• Weber Smokey Mountain
• Orion 101 Cooker
• Kamado Kooker
• Portable Kitchen
Stellar Performer... The Orion 101 Convection Cooker
The Orion 101 Convection Cooker represents an innovative concept in cooking, introducing a fully enclosed cooking chamber with charcoal generating heat from a tray surrounding the outside of the cylinder. This creates convection currents within the cooker which means that food is not just cooked from one direction but from all around. The lack of direct heating also means that moisture in the food is retained much more effectively than in a conventional cooker. The result is much quicker cooking times, as well as more tender and juicy food.
The Orion is a highly efficient cooker as it is, but it can also serve as a fine barbecue smoker. To achieve a smokey effect in food, you place wood chips inside the cylinder, against the bottom wall adjacent to the burning charcoal on the outside. The wood chips will heat up enough to smoulder, without igniting. As with all smokers, you can experiment with various types of wood chip for different flavors.
Water, beer or a liquid of your choice may be added to the drip pan, more to add flavor to the meat than to keep the food from drying out. Everything hangs inside the cooking cylinder, with the result that fat and juice from the meat product drips down into the pan causing it to steam and ultimately keeping the meat moist.
The Orion Convection Cooker is constructed from 100% stainless steel. Even though it may discolor from the heat, it will not rust. Thus you can be assured that it will give you many good years of delicious meals.
THE GOODIES IN THE BOX
The accessories that come with the unit are:
FALL-OFF-THE-BONE RIBS IN A FEW EASY STEPS
This cooker is easy to assemble, easy to use, cooks quicker than other smokers, obtains more juicy results and does not pump as much smoke into the air as other smokers.
How easy the Orion is to use can be seen from the manufacturer's instructions:
General Cooking Instructions
1. Place the drip pan in cooking cylinder.
2. Place wood chips between the cooking cylinder and the drip pan. (Optional)
3. Prepare food and choose appropriate accessory.
4. Affix food to appropriate cooking accessory and place in the cooking cylinder or place food on cooking grates in the cooking cylinder.
5. Secure the lid on the cooking cylinder.
6. Place a 15 lb. bag of instant light charcoal around the lower charcoal ring, with the exception of 10-12 briquettes.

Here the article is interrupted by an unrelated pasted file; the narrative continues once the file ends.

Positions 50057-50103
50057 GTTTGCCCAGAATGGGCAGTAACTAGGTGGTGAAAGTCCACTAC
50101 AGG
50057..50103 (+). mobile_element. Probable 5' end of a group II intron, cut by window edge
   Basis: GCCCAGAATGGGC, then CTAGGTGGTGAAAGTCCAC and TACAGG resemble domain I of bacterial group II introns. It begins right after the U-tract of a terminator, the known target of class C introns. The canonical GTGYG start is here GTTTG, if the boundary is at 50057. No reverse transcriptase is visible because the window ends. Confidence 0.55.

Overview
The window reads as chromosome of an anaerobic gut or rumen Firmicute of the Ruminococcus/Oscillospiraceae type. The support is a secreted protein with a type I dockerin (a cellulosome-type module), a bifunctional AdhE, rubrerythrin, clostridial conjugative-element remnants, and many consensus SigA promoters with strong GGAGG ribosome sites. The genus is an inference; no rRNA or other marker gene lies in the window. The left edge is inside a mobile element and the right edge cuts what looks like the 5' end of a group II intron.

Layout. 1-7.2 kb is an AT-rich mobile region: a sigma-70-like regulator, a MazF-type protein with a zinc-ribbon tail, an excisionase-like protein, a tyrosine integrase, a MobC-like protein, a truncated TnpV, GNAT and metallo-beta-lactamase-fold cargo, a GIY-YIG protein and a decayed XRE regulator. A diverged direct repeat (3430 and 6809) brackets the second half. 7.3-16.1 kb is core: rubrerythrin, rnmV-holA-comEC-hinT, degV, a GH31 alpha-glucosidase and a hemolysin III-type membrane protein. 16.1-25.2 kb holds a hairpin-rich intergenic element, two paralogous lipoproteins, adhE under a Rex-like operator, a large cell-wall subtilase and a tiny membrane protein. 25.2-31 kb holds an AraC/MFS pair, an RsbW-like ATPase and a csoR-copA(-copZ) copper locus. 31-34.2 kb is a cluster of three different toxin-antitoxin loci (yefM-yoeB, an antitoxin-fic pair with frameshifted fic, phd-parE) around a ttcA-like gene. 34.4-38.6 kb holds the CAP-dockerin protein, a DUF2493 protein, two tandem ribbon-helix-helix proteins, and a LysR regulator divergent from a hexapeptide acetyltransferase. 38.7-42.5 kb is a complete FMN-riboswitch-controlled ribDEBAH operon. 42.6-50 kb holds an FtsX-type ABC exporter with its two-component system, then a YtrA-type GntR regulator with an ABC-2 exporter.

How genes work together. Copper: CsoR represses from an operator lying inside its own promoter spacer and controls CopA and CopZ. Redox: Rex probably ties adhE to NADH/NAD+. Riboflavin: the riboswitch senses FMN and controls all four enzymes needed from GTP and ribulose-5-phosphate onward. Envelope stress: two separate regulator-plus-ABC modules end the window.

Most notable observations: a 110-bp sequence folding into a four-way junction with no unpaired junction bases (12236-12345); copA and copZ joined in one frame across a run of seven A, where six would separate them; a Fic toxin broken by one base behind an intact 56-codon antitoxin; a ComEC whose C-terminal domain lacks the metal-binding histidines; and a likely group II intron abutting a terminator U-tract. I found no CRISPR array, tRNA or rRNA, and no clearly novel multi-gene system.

7. Place the remaining 10-12 briquettes in the upper charcoal ring on the lid.
8. Light charcoal in both the upper and lower charcoal rings and return at the designated time!
Trust our general cook times. Do not check before designated time. If the lid is removed the convection current is lost and cook times will increase. Remember, If you’re Lookin’—You ain’t Cookin!
Always use thermometer to check doneness.
That's all there is to it! And if you still think it's difficult, look at this recipe submitted by a user:
Grey Poupon™ Pork Tenderloin
4 lb pork tenderloin
Take tenderloin out of package.
Rinse thoroughly and pat dry with paper towel.
With knife, spread a thin layer of Grey Poupon™ over entire tenderloin.
Place alder chips between drip pan and cooking cylinder.
Place tenderloin on cooking grate.
Add charcoal to upper and lower charcoal ring.
Place lid on cooking cylinder.
Light and check at 1 hour.
Check meat for doneness.
(Liz Smith, Nashville, TN)
IMPROVIZE TO OPTIMIZE!
Heavy, Heavy Fuel
Reading the manufacturer's instructions above, you may have received a bit of a jolt at the thought of having to use a full bag of charcoal for each cooking session. Indeed, this is one of the few difficulties with the cooker, especially if you were planning on cooking a smaller portion of food. One user came up with the ingenious idea of using only half of the charcoal tray, in order to reduce the amount of charcoal used. He used some copper sheathing to keep the reduced amount of charcoal close up to the cylinder. He claims that he still obtains enough heat to cook a turkey thoroughly. (See the picture above.)